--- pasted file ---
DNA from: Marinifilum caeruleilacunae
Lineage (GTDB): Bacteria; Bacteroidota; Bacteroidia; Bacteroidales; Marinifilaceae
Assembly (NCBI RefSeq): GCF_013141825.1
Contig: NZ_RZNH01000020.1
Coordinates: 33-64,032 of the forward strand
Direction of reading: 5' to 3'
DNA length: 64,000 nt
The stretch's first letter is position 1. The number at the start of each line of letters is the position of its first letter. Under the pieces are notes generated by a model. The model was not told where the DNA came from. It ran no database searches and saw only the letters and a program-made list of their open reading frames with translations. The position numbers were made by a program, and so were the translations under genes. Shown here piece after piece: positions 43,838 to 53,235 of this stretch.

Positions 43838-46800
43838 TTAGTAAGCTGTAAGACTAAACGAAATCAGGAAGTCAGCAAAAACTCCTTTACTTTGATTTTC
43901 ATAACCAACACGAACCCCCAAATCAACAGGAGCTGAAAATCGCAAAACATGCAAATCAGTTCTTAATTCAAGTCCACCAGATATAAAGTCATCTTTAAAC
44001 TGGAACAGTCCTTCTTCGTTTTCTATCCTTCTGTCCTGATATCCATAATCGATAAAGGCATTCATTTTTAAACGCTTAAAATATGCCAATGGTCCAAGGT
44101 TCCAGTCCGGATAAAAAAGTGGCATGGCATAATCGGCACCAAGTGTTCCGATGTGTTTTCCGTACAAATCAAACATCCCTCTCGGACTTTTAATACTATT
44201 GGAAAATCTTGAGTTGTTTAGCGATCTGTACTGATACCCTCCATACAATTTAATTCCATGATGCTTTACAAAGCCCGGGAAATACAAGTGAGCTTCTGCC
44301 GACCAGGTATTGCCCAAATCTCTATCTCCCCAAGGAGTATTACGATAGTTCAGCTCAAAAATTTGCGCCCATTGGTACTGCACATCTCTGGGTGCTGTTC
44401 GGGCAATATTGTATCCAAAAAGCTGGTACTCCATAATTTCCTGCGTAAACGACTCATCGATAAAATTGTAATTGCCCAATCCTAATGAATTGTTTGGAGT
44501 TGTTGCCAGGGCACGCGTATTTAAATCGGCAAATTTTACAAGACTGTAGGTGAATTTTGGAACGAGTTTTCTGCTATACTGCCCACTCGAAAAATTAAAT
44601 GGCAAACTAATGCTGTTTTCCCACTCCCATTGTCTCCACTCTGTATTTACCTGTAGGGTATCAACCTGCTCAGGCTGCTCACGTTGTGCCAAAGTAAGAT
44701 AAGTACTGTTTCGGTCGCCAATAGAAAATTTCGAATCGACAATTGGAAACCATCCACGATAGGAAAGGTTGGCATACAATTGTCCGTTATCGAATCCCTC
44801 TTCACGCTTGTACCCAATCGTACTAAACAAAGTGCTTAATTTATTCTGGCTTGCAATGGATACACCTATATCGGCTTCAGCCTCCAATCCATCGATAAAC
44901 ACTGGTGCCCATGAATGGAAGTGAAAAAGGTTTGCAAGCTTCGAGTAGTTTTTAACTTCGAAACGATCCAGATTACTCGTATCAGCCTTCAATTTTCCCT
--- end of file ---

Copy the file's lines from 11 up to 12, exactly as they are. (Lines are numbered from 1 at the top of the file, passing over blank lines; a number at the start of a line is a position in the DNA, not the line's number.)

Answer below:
43901 ATAACCAACACGAACCCCCAAATCAACAGGAGCTGAAAATCGCAAAACATGCAAATCAGTTCTTAATTCAAGTCCACCAGATATAAAGTCATCTTTAAAC
44001 TGGAACAGTCCTTCTTCGTTTTCTATCCTTCTGTCCTGATATCCATAATCGATAAAGGCATTCATTTTTAAACGCTTAAAATATGCCAATGGTCCAAGGT